Terry Jones is a Florida pastor who a few years ago promoted the idea of burning copies of the Koran. This infamous Koran-burning fanatic hasn’t helped the church in the reputation department before the broader world. I’m thankful that most people are wise enough to know that Jones doesn’t represent the heartbeat of most Christians. While we as Christians do reject the teachings of the Koran, that doesn’t grant us the right to burn the Muslim’s holy book. There’s no quicker way to burn a relational bridge with the Muslim community than to burn the Koran.
Now, there is a story in the Book of Acts about some recent converts to Christianity who burned their sorcery books. In Acts 19:19 we read, “And a number of those who had practiced magic arts brought their books together and burned them in the sight of all. And they counted the value of them and found it came to fifty thousand pieces of silver.” Some might contend, “See, we have a proof text for burning the Koran.” But the people involved in the book burning in the book of Acts were those who actually practiced sorcery and magic. They burned their own books as a symbol of their repentance from magic to the Messiah. It was a sign that they were abandoning a life of sorcery to follow hard after Jesus. It wasn’t a propaganda stunt. It would be more like a Muslim becoming a Christian and burning his own Koran. While I wouldn’t encourage that, it is still a lot different from a Christian burning a Koran in his angry frustration against Islam.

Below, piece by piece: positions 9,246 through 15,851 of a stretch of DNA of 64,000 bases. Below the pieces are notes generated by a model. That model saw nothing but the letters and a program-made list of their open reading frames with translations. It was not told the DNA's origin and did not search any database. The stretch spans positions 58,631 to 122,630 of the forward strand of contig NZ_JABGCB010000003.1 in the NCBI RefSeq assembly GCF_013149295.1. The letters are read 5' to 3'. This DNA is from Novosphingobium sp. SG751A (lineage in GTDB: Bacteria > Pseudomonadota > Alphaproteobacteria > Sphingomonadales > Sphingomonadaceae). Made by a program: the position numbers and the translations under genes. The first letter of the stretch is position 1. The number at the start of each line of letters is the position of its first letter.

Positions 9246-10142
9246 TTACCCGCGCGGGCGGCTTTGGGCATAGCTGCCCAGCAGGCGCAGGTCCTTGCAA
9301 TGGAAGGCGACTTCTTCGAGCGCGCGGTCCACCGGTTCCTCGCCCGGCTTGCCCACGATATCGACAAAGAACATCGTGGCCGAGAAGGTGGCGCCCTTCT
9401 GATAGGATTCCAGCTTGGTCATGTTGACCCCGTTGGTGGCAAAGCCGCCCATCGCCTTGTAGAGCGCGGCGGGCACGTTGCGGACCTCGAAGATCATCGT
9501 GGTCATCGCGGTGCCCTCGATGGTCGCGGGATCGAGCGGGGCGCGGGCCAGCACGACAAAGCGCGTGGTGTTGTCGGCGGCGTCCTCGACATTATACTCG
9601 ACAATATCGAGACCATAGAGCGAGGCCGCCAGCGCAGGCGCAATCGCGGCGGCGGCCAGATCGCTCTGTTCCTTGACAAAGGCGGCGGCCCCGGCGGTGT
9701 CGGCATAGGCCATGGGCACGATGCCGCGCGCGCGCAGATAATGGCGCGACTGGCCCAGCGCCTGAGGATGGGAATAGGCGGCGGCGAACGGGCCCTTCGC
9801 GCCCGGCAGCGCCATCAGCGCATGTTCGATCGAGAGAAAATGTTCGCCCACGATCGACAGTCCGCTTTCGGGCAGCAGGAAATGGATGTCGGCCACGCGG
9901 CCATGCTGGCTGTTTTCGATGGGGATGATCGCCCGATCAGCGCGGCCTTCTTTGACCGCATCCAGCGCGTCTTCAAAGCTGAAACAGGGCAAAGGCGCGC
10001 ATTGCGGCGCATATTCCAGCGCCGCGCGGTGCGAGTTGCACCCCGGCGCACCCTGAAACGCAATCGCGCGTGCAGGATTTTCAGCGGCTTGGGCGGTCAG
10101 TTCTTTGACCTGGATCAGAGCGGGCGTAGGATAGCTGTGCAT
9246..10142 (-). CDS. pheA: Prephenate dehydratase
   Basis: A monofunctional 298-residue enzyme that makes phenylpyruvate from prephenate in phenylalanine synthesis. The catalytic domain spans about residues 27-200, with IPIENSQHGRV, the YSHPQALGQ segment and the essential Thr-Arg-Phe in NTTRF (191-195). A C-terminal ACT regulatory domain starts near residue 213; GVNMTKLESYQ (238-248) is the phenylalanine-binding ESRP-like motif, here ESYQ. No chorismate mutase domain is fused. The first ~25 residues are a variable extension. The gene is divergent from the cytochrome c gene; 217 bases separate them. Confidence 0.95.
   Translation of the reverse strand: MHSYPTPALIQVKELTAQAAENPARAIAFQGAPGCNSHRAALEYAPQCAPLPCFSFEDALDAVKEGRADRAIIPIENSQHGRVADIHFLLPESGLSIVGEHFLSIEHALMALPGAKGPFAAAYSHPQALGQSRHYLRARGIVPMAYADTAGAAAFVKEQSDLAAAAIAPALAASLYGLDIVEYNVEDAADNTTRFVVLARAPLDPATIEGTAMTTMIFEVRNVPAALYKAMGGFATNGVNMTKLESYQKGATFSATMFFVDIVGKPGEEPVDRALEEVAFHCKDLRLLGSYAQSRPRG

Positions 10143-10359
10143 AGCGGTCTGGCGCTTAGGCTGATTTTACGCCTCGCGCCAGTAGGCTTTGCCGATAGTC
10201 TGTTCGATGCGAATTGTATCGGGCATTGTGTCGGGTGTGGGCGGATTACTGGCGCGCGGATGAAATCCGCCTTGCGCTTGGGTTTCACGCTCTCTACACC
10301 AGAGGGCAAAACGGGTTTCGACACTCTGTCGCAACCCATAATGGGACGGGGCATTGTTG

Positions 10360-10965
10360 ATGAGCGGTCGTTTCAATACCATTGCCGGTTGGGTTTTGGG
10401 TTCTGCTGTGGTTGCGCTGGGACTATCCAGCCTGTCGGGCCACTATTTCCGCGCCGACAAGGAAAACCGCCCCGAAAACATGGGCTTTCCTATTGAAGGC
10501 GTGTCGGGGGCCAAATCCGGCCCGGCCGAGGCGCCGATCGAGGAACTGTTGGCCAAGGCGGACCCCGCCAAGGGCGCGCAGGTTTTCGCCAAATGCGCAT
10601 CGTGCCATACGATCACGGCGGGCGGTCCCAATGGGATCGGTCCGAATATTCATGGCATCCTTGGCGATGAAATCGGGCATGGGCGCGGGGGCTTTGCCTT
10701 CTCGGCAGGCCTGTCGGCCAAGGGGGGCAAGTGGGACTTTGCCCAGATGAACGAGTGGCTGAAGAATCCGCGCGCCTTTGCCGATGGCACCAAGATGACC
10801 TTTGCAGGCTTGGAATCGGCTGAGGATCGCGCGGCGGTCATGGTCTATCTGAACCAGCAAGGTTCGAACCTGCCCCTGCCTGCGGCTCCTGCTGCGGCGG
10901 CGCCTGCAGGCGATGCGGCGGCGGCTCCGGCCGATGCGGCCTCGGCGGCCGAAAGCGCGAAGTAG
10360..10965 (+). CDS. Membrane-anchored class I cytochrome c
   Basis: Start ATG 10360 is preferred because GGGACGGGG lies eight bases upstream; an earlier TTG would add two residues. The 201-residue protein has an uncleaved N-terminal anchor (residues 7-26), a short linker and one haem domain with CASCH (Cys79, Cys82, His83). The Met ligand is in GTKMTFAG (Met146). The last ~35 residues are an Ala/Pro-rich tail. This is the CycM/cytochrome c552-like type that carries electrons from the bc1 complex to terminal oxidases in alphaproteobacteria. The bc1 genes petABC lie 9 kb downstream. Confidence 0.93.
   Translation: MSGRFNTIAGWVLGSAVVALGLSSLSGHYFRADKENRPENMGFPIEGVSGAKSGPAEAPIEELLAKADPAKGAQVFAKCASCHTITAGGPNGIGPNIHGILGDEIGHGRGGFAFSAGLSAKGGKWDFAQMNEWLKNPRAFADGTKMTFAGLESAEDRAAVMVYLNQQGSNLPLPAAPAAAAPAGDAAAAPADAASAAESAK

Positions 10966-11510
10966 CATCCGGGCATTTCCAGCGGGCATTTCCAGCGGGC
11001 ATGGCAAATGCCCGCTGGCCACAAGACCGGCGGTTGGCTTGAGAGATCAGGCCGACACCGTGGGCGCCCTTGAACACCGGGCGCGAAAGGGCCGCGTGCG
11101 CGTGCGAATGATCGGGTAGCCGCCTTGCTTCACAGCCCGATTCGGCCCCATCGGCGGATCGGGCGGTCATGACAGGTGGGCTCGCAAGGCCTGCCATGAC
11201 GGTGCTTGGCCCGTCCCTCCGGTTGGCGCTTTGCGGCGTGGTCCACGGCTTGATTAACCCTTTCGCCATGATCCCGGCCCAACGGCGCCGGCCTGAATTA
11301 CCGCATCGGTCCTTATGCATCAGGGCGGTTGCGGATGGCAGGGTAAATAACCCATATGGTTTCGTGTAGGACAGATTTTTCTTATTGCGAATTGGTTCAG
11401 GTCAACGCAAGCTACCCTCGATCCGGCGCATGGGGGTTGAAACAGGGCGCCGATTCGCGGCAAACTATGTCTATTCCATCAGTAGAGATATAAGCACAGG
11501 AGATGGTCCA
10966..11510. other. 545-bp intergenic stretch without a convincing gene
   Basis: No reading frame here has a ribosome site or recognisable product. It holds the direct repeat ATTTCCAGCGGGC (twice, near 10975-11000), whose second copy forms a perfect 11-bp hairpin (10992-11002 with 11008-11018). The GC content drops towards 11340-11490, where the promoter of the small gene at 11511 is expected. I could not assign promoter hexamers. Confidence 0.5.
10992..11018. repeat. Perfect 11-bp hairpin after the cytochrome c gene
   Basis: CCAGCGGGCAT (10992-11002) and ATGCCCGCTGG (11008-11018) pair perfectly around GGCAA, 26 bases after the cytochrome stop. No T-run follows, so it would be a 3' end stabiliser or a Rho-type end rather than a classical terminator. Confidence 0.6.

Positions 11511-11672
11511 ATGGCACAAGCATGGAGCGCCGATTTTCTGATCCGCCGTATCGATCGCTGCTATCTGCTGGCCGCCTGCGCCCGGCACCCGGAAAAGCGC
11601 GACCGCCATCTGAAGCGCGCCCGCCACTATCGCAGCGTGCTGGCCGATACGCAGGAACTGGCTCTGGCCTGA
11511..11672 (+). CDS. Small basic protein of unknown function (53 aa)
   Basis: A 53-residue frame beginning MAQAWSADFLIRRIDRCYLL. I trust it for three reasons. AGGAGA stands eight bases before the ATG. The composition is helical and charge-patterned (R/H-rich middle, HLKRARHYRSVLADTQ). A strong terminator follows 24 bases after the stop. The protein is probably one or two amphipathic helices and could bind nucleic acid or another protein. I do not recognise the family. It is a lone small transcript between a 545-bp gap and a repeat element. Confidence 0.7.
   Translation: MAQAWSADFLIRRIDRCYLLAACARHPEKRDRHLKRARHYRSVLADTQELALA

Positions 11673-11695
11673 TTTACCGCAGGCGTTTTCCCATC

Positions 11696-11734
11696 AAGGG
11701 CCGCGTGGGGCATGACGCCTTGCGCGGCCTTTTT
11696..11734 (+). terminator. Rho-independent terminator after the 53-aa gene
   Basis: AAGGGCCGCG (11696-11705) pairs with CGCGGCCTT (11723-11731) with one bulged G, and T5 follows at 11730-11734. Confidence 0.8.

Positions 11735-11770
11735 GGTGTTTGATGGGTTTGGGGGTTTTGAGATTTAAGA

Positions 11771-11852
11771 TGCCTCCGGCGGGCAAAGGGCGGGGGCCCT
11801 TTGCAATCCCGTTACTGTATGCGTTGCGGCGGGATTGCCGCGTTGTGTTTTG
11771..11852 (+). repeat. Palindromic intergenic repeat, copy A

In the end, we need to ask ourselves, “Why in the world would we want to offend the very people we are trying to reach with the gospel?” Christ called us to build bridges, not burn them.